It’s my very great pleasure to speak briefly tonight about Lisa Samuels and this beautiful book, Mama Mortality Corridos.
I met Lisa a few years ago and have had the unusual privilege of both working alongside her, teaching Creative Writing, and being mentored by her when I was enrolled in the MCW myself. So I’ve had two sides from which to appreciate her enthusiasm, wit and prodigious intellect. Lisa gives oxygen to the lecture theatre and to the seminar room, and her descriptions of what she reads are arrow-fast and accurate, sometimes punctuated – and I have been on the receiving end of this – with peals of laughter – a wordless ‘really?’ She brings to work a brilliant combination of dignity and irreverence.
To take on the persona of one creative writing workshop archetype – the analogy freak – I could say she wakens students to their own linguistic engagements with, say, a spray of glitter dust, or a move revealing the unseen side of a wall-map, or a quick glass of water in the face. But mostly I think she teaches with the energy of someone marching through a dusty old house flinging doors and windows open, pointing out the view of the sea.
And she practices what she preaches.
In reviews of previous work Lisa has been praised for her ‘virtuosic command of her instrument, her philosophical sophistication’. Her poetry is described as ‘dense, radiant, lyric divinations…’ by another critic as ‘steadily incandescent’, and also ‘tantalising, enchanting and strangely addictive.’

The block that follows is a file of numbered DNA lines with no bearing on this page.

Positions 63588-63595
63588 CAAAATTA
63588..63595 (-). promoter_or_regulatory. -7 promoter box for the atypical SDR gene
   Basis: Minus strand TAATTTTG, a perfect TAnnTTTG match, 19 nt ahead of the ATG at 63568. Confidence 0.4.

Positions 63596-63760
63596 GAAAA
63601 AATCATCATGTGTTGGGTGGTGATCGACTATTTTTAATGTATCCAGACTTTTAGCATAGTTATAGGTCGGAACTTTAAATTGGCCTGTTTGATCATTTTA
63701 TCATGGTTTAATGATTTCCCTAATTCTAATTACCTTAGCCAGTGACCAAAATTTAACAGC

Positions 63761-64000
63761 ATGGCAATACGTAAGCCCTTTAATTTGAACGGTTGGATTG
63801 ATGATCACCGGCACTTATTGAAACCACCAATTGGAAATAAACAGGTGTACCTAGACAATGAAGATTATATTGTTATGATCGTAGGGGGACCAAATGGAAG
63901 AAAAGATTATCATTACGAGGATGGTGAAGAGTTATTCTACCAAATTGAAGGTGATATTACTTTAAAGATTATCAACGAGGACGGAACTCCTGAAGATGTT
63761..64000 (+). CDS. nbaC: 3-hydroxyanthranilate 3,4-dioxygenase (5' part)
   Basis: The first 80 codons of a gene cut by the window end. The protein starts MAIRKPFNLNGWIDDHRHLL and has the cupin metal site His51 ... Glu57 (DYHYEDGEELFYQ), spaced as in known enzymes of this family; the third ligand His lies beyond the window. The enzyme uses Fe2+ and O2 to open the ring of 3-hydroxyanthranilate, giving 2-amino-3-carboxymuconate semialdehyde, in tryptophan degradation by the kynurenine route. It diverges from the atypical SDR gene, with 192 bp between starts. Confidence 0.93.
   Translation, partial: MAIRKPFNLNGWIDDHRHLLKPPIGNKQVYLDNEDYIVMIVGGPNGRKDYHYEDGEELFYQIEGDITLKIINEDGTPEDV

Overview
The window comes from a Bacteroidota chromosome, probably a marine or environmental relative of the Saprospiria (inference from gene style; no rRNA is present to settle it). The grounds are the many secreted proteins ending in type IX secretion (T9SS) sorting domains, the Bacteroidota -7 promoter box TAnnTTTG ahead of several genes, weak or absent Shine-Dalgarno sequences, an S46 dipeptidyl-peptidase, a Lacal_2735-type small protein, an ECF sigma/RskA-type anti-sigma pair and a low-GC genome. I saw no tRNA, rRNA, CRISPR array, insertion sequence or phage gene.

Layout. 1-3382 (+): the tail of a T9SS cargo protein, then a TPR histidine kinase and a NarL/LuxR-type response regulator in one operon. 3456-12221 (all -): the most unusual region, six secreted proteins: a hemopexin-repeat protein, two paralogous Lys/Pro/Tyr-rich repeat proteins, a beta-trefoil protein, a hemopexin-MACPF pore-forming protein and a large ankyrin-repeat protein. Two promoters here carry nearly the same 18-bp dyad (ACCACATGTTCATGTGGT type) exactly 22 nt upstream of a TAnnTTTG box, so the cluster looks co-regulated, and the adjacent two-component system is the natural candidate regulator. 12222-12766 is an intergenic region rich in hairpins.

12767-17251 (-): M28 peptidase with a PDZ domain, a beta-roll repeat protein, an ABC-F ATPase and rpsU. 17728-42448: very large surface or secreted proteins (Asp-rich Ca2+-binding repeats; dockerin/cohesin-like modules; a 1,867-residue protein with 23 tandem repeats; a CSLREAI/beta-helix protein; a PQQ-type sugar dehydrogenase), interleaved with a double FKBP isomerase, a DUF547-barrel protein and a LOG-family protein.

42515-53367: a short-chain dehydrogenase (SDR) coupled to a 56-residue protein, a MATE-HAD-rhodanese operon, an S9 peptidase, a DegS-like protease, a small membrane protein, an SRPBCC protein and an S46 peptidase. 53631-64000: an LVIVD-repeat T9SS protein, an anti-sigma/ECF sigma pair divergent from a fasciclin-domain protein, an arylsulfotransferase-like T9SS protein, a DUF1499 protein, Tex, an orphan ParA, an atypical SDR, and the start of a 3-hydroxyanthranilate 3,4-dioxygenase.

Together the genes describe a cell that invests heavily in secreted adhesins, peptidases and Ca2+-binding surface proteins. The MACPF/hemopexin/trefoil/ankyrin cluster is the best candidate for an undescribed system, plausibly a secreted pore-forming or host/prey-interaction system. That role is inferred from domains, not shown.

Her writing has collected the genesis myth, the Fall, transit, emigration, and memory. Here, in Mama Mortality Corridos, she addresses death.
So what happens when this most lively of writers approaches ‘the global language I cannot speak’?
In Lisa’s hands words shake, approximate, exude echoes of other words so that a kind of synchrony is achieved – her poems create another dimension where both meaning and movement fire in many directions at once. Reading them and having a visceral response, I’m conscious of my own corporeal self and also of being disembodied, discombobulated, chaotic in jellied space or adrift, to borrow a line from the poem ‘The same kinetic distance’, ‘In the loosened air’. These poems often refer to bends, and are full of unexpected corners. Their routes will change each time you read them, the line breaks as well as the language acting as magnets that can pull or resist in either way, reversing into the line to suggest one kind of mood or emphasis, or on to the next line to offer up another.
All of this movement, all of these possibilities, speak both of Lisa’s prolific art and also, in this book, of the shuddering uncertainty left in death’s wake.
A poem like Free Will seems to get at the futile struggle to understand. Here there is abruptness, the language stopping because there are no words. Or the word-hopping becomes an attempt to get at – that thing we do in grief, the inventory, the longing for a still point as though that would preserve what we’ve lost forever. The poems are full of bodies – hands, waists, eyes, backs, elbows. They’re passed through with echoes of popular culture, half-lines, images and rhythms from movie dialogue, fairy tales, literature and songs. You will come across the word tender, again and again, and think not only of its sweetness and vulnerability but of the bargains we make, the deals we would do and blind offers we put up, if only to avoid loss.